AM Best explains the capital structure of the Lloyd's Market and how the overall performance of its adequacy contributes to its financial strength rating

The Lloyd's Market represents a unique context for consideration of policyholder security. It is supported by several thousand capital providers (members), each of which is responsible only for its own liabilities.

However, to provide a market-wide base level of policyholder security, Lloyd's employs a combination of capital adequacy standards for capital providers, and a back-up support fund (the Central Fund) to meet valid claims in the event that any given capital provider cannot meet its obligations.

It also imposes controls on the use of premiums received, monitors reinsurance quality and, increasingly, the performance of syndicates (which underwrite on behalf of members).

AM Best combines these factors with its view of the overall performance and market position of Lloyd's, to produce its financial strength rating of the Lloyd's Market (currently, A-, excellent).

Lloyd's has a multi-level approach to ensuring the market's capital adequacy. This is known as the chain of security.

Trust funds
The first link in the chain is not capital, but premiums received. These are held at syndicate level in a range of trust funds for the payment of claims and syndicate expenses. They cannot be released to capital providers until a profit for the underwriting year (including the cost of future claims in the form of a reinsurance to close premium) is determined.

The second link is the members' capital committed to the market, known as funds at Lloyd's. Lloyd's employs a risk-based capital system to calculate this. This is somewhat similar to AM Best's risk based capital model, described in a previous article in this series.

Lloyd's evaluates the risk characteristics of each member's syndicate participations (that is the volume of each line of business the member will write through its participation in different syndicates). By combining the expected amount of underwriting in each line, with a calculation of the amount of diversification the member has across lines, a theoretical amount of required capital to support the overall underwriting portfolio is calculated.

Other factors such as reinsurance protection and the performance histories of the individual syndicates are also factored in.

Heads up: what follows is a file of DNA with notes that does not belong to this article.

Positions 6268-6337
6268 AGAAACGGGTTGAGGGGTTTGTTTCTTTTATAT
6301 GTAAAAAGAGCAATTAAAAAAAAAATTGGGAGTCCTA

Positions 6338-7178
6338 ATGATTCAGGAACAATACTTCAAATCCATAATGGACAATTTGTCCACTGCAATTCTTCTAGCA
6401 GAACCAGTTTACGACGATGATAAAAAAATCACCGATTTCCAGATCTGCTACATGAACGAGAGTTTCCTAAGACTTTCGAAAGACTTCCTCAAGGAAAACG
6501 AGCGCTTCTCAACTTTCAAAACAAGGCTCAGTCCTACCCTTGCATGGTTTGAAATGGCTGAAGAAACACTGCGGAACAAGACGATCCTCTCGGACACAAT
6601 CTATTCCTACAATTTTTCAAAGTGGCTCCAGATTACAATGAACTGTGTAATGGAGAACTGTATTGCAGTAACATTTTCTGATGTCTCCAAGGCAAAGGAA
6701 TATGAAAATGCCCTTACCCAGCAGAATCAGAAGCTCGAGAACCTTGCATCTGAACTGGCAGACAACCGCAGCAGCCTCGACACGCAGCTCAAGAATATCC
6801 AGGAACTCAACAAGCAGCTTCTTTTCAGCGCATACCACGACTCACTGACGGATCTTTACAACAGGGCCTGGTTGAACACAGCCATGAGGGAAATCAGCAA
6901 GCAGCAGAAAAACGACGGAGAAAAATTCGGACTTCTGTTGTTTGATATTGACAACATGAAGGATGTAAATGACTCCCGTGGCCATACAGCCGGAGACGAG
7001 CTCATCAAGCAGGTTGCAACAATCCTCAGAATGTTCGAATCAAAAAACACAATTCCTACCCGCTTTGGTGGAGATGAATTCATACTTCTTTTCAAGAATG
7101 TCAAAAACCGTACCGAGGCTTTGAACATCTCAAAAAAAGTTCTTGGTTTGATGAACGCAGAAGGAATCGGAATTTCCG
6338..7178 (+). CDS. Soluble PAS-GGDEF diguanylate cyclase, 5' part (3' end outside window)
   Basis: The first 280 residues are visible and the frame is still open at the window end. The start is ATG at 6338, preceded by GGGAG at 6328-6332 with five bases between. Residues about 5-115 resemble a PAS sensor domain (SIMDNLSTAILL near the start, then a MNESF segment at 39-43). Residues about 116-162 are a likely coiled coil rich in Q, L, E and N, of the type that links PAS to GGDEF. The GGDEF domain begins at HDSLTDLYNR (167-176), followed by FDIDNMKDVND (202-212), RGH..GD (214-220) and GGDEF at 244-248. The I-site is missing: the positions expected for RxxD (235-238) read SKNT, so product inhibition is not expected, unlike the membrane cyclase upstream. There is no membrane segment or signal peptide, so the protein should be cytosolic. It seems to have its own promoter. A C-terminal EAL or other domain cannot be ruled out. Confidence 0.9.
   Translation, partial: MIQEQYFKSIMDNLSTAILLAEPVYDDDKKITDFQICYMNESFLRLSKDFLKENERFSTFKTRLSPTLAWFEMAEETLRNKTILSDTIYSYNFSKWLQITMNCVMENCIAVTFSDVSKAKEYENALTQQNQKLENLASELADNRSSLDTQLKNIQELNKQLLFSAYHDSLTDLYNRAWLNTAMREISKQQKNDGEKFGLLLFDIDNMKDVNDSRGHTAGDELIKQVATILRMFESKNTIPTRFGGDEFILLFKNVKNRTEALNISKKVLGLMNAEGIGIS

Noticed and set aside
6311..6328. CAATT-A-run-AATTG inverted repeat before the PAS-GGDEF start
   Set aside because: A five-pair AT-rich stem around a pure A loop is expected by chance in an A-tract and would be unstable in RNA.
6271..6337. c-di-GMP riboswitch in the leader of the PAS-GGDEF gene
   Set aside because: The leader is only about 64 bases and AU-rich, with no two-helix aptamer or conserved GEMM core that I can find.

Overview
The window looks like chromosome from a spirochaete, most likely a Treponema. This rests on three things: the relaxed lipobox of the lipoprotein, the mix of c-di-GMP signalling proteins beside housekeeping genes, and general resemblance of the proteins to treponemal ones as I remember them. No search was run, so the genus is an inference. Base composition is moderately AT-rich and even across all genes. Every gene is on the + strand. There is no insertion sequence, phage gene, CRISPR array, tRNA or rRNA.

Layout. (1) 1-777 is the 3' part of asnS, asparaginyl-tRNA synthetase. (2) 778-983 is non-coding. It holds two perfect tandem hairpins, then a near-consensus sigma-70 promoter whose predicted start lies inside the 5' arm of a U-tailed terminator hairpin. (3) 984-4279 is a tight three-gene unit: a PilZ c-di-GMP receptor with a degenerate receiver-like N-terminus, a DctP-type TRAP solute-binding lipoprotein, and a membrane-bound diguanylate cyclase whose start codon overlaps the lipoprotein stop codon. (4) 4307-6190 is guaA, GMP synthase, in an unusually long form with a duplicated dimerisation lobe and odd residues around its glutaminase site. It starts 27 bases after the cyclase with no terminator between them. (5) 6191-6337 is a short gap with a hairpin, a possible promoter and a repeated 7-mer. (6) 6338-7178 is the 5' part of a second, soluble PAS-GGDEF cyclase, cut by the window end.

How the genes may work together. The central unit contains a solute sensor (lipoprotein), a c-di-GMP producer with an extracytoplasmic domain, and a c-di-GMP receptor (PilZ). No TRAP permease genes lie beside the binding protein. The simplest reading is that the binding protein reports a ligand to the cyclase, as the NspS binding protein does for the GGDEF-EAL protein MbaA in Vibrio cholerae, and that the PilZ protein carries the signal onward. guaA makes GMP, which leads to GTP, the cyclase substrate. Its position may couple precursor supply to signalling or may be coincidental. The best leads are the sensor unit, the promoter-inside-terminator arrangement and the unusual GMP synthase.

The member is then required to maintain this minimum level of capital at the market in order to continue underwriting.

Finally there is the Central Fund (and the assets of the Society of Lloyd's). The Central Fund acts as the back-up fund in the event that a member is unable (for the relatively small amount of unlimited liability capital at the market) and/or unwilling (for limited liability capital) to provide additional funds if needed in order to pay a valid claim.

Unlike other assets at the market, Central Fund assets can be used for any claim, not simply those of the relevant member.

The fund is built up by required contributions from underwriting members each year. Currently it is also protected by a five-year reinsurance programme which expires in 2003. Lloyd's is currently reviewing the Central Fund reinsurance protection it will look for in the future. AM Best's current

rating reflects the expectation that the assets of the Central Fund and its reinsurance protection from 2003 will at least equate to the levels before the World Trade Centre losses.

The effect of this capital adequacy system is to both partly mutualise the capital at the market, via the Central Fund, and provide a consistent basis for the capital strength of each underwriting member.

This in turn allows AM Best to produce a market-wide rating, which acts as an opinion of the base level of policyholder security at the market.

There is a relationship between the rating of the market and syndicate ratings. The chain of security described earlier, in effect provides a floor or minimum level of security to policyholders such that, in AM Best's opinion, all policyholders have at least the level of security represented by the Lloyd's market rating.

However, some syndicates have characteristics that are consistent with either a rating higher than the market, but reflecting the syndicate's own qualities, or the total market profile captured in the market rating.

There are essentially two reasons for this. The first is where a single corporate member provides all the syndicate's capital and is itself rated higher than the Lloyd's Market by AM Best. In these cases, subject to AM Best's analysis of the capital provider's ongoing support and commitment to the syndicate, it could receive a higher rating than the market.

The second reason is where a syndicate's market position, and especially its expected operating performance, are consistent with a rating higher than the overall market rating. Market position and operating performance are considered by AM Best to be important indicators of the future ability of an insurer to attract and retain capital backing, including syndicates at Lloyd's.

The same analytical logic can also be applied to syndicates whose own characteristics are consistent with the market rating level. Such syndicates are assigned the same rating level as the market, but the rating text makes clear that the syndicate's own profile is key to the rating.